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Re: What the Kale?

by Bill Spohn » Tue Mar 13, 2018 5:10 pm

yeah, I love spinach (when I can talk my wife out of cooking it to death) and am no fan of kale or any of that ilk.

Oddlly, I love cabbage, but am not such a big fan of Brussels sprouts unless allied with another ingredient - onion, bacon etc. On it's own, pretty uninspiring (for me).
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Jenise

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Re: What the Kale?

by Jenise » Tue Mar 13, 2018 5:28 pm

I love brussels sprouts if cooked well, and that includes plain with butter. Unfortunately, they are often poorly cooked such that they are bitter, not sweet, and in that event there's need for a cover-up. Btw, a few crushed cardamom pods in your finishing butter? Killer. That's what turned Bob from BS hater to BS lover.

I also love the entire cabbage family. Last night for dinner I had a pound of Argentine red shrimp (I'm currently trying to work down the freezer) ready to go. But we spent the entire day out*, so I was distracted and managed to end up back here at 6 pm with no plan and not a very well-stocked fridge. My only fresh veg on hand was a half head of cabbage and a basket of cherry toms. So glad, after all, that's what I had, because the shrimp got dressed with fresh garlic and EVOO, then grilled, and I put them atop a plate of warm cabbage salad (shredded cabbage, oil, vin, halved cherry toms and dried French basil). It was divine.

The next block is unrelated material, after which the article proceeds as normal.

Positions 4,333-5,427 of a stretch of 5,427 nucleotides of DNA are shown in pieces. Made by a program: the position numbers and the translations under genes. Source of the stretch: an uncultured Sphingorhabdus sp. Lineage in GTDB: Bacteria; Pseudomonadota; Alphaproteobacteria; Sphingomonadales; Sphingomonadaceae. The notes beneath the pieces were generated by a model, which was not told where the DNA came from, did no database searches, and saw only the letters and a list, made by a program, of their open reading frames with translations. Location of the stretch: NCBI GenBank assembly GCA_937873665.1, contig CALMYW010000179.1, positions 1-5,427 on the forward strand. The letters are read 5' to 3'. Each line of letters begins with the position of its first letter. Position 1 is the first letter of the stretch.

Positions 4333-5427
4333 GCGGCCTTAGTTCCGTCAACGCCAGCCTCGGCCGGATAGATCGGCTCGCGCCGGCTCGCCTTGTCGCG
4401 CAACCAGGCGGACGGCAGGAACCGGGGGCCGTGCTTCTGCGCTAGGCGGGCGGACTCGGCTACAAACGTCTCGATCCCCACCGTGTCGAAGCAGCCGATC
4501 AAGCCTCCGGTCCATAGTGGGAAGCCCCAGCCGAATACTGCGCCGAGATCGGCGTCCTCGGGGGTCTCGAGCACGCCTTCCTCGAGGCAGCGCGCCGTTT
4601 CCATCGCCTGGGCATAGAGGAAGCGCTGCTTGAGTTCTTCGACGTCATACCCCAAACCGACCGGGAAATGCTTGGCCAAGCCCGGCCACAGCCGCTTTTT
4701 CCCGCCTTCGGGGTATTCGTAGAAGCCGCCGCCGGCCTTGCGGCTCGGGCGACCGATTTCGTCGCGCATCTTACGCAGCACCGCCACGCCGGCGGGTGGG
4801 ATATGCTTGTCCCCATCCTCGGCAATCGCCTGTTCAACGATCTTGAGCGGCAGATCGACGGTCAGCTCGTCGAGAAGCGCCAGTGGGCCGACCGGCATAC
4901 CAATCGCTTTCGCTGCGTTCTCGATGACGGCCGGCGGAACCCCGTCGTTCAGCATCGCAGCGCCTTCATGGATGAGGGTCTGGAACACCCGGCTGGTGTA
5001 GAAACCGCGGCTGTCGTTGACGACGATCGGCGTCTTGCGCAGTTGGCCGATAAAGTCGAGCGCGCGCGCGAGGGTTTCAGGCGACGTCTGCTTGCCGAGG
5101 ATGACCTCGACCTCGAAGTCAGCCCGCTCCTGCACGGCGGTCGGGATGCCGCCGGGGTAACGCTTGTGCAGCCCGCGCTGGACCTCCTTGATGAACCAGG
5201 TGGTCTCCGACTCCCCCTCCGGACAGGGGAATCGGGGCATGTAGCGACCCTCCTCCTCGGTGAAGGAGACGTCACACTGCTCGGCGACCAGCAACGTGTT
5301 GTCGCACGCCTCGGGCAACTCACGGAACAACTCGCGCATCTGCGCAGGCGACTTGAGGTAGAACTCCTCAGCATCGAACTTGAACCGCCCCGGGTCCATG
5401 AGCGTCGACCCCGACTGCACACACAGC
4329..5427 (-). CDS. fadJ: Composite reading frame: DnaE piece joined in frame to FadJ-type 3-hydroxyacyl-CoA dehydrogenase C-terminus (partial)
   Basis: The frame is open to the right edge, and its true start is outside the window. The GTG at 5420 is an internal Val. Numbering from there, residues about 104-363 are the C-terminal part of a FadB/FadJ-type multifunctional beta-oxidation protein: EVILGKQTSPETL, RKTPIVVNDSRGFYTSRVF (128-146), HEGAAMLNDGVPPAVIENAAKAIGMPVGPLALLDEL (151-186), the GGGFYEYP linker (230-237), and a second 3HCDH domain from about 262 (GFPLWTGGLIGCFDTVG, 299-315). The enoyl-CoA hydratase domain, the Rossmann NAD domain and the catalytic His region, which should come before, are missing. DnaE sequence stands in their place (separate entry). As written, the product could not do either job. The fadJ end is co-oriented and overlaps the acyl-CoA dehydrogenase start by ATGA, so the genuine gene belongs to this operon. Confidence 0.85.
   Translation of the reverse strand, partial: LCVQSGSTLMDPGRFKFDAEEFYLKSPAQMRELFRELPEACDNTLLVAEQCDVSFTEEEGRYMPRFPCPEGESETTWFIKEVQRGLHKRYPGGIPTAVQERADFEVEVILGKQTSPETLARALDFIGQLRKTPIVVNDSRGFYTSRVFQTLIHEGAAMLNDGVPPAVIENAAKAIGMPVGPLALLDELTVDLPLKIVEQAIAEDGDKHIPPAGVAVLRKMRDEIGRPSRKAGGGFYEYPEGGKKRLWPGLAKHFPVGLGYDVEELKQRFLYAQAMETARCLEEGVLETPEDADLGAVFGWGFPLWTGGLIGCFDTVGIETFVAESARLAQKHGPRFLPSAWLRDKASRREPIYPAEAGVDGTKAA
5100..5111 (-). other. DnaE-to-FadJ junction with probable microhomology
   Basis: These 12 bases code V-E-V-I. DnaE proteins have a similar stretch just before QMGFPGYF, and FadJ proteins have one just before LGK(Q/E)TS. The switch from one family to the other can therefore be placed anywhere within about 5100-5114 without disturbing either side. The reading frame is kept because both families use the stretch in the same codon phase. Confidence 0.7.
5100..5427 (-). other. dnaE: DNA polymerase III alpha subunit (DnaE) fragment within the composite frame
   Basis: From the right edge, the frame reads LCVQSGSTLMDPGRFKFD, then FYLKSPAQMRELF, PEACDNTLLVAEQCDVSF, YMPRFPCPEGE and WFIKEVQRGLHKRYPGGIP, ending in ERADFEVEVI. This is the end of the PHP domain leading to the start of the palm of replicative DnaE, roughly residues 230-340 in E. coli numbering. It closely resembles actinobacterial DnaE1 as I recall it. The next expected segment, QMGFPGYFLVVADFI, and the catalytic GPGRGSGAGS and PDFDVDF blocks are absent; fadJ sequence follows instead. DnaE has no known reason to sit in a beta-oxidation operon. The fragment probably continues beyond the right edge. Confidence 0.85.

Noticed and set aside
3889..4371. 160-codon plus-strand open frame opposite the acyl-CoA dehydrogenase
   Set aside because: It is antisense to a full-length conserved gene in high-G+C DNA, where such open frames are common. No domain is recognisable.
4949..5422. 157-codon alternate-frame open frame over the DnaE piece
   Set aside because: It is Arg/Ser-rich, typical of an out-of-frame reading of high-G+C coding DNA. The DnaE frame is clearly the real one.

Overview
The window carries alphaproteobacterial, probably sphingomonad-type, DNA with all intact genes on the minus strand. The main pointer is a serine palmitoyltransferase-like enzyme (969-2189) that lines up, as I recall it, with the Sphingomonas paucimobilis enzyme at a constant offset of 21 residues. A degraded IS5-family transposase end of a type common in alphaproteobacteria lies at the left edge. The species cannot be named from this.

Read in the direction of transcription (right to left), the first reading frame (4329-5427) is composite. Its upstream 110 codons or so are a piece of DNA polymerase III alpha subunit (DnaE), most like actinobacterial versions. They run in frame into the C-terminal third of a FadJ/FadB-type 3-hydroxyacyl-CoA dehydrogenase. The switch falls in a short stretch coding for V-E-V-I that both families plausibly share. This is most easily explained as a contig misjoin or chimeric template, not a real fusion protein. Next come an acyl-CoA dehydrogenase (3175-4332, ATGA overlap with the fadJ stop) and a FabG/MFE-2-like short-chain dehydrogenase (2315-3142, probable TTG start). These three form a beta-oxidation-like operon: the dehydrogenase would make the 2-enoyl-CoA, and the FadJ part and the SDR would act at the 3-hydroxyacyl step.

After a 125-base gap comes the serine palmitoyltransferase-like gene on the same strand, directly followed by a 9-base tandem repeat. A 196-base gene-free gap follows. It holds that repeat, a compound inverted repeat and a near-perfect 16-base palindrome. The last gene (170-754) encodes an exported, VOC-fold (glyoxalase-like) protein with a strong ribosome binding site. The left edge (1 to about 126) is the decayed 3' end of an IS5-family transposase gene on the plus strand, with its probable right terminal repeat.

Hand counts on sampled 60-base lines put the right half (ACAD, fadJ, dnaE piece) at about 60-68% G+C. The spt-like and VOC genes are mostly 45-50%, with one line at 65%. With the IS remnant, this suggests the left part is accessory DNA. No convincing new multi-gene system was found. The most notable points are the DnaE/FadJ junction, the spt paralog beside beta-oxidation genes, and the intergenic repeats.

Point is: cabbage is a lot more versatile than most people think.

* These were my errands: take 347 empty wine bottles to the recycle depot in Surrey, have fish & chips for lunch on the beach in White Rock, pick up 26 bottles of wine from a friend who picked them up from his former employer for $199 total, incl tax, and pick up a 16.4 lb prime grade whole boneless Prime Rib at another friend's. My cost? $8.60 a pound, delivered. All in all, a pretty thrifty day!

The prime rib came from a Seattle meat supplier. I now have a commercial account with them and will be able to purchase at wholesale prices, including the pig we're going to roast in July. The prime rib cost is actually below wholesale--they have flash sales when they have more surplus than they can store which usually sell out to employees. But I got one, too!
My wine shopping and I have never had a problem. Just a perpetual race between the bankruptcy court and Hell.--Rogov